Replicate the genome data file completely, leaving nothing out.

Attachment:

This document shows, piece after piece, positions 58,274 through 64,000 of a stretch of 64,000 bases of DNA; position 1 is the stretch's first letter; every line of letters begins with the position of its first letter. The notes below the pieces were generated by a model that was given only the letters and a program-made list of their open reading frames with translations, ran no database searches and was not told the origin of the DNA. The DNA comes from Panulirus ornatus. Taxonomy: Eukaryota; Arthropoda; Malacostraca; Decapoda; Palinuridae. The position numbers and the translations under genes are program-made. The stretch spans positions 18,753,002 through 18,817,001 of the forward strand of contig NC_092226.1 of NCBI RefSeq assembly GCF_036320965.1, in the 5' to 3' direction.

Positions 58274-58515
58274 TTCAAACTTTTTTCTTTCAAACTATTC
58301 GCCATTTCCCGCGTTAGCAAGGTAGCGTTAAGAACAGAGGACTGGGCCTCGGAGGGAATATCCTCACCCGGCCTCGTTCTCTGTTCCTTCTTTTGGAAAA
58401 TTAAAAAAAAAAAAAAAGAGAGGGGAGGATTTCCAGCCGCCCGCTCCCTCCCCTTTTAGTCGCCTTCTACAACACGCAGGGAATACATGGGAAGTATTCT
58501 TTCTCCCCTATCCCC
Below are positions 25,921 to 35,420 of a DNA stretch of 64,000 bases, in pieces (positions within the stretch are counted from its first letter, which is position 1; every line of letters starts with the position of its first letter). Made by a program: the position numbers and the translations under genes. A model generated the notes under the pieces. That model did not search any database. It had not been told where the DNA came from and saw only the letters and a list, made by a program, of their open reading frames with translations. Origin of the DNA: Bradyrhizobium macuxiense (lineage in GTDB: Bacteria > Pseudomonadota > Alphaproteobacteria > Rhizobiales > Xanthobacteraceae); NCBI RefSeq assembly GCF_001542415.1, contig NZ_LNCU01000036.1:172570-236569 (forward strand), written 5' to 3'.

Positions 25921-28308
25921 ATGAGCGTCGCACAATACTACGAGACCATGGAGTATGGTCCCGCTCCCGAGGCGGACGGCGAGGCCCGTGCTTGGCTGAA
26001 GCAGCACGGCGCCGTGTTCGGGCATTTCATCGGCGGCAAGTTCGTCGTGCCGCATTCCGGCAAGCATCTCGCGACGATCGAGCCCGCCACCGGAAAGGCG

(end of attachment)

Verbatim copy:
This document shows, piece after piece, positions 58,274 through 64,000 of a stretch of 64,000 bases of DNA; position 1 is the stretch's first letter; every line of letters begins with the position of its first letter. The notes below the pieces were generated by a model that was given only the letters and a program-made list of their open reading frames with translations, ran no database searches and was not told the origin of the DNA. The DNA comes from Panulirus ornatus. Taxonomy: Eukaryota; Arthropoda; Malacostraca; Decapoda; Palinuridae. The position numbers and the translations under genes are program-made. The stretch spans positions 18,753,002 through 18,817,001 of the forward strand of contig NC_092226.1 of NCBI RefSeq assembly GCF_036320965.1, in the 5' to 3' direction.

Positions 58274-58515
58274 TTCAAACTTTTTTCTTTCAAACTATTC
58301 GCCATTTCCCGCGTTAGCAAGGTAGCGTTAAGAACAGAGGACTGGGCCTCGGAGGGAATATCCTCACCCGGCCTCGTTCTCTGTTCCTTCTTTTGGAAAA
58401 TTAAAAAAAAAAAAAAAGAGAGGGGAGGATTTCCAGCCGCCCGCTCCCTCCCCTTTTAGTCGCCTTCTACAACACGCAGGGAATACATGGGAAGTATTCT
58501 TTCTCCCCTATCCCC
Below are positions 25,921 to 35,420 of a DNA stretch of 64,000 bases, in pieces (positions within the stretch are counted from its first letter, which is position 1; every line of letters starts with the position of its first letter). Made by a program: the position numbers and the translations under genes. A model generated the notes under the pieces. That model did not search any database. It had not been told where the DNA came from and saw only the letters and a list, made by a program, of their open reading frames with translations. Origin of the DNA: Bradyrhizobium macuxiense (lineage in GTDB: Bacteria > Pseudomonadota > Alphaproteobacteria > Rhizobiales > Xanthobacteraceae); NCBI RefSeq assembly GCF_001542415.1, contig NZ_LNCU01000036.1:172570-236569 (forward strand), written 5' to 3'.

Positions 25921-28308
25921 ATGAGCGTCGCACAATACTACGAGACCATGGAGTATGGTCCCGCTCCCGAGGCGGACGGCGAGGCCCGTGCTTGGCTGAA
26001 GCAGCACGGCGCCGTGTTCGGGCATTTCATCGGCGGCAAGTTCGTCGTGCCGCATTCCGGCAAGCATCTCGCGACGATCGAGCCCGCCACCGGAAAGGCG